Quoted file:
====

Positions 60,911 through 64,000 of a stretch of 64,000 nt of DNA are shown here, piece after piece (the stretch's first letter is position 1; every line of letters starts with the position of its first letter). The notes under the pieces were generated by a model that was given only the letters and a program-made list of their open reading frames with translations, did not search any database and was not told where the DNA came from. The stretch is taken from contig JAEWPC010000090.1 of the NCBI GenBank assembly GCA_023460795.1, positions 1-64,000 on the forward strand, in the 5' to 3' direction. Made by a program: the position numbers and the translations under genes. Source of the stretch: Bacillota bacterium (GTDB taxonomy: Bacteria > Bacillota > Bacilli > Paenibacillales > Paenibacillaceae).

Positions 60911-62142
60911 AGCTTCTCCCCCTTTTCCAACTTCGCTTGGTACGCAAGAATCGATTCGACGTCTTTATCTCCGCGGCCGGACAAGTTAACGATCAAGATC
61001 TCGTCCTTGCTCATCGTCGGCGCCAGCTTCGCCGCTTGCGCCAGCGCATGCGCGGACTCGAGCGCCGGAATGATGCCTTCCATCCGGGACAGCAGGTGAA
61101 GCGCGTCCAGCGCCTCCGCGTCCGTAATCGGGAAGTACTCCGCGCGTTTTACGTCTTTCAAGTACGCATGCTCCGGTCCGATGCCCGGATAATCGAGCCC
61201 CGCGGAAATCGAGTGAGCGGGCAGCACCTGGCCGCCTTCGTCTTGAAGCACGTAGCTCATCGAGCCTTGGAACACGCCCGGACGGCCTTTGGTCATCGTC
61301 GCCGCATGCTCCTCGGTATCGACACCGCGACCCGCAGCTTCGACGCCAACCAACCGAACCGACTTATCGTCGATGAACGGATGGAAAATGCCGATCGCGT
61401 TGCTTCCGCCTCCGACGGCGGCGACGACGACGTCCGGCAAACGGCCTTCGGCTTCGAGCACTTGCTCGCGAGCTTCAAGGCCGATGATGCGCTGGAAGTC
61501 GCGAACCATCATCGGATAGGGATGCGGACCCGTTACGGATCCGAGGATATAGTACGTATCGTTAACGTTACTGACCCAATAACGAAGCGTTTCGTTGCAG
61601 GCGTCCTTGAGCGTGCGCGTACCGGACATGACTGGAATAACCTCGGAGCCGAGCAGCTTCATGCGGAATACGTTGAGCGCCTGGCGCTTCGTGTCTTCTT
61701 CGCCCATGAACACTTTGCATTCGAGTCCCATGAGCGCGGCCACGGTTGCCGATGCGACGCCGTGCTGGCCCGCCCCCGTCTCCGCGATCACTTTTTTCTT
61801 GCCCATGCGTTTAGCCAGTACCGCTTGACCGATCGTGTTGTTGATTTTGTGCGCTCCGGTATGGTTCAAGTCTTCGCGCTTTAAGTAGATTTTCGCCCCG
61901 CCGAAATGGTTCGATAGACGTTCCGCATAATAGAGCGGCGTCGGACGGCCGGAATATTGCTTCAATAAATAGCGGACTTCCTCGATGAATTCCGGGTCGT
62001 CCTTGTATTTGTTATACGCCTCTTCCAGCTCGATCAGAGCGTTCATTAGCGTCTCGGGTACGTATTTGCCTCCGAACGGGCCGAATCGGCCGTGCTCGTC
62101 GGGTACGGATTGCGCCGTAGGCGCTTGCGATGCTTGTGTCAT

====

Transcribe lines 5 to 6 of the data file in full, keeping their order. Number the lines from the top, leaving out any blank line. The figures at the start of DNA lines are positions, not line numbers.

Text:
61101 GCGCGTCCAGCGCCTCCGCGTCCGTAATCGGGAAGTACTCCGCGCGTTTTACGTCTTTCAAGTACGCATGCTCCGGTCCGATGCCCGGATAATCGAGCCC
61201 CGCGGAAATCGAGTGAGCGGGCAGCACCTGGCCGCCTTCGTCTTGAAGCACGTAGCTCATCGAGCCTTGGAACACGCCCGGACGGCCTTTGGTCATCGTC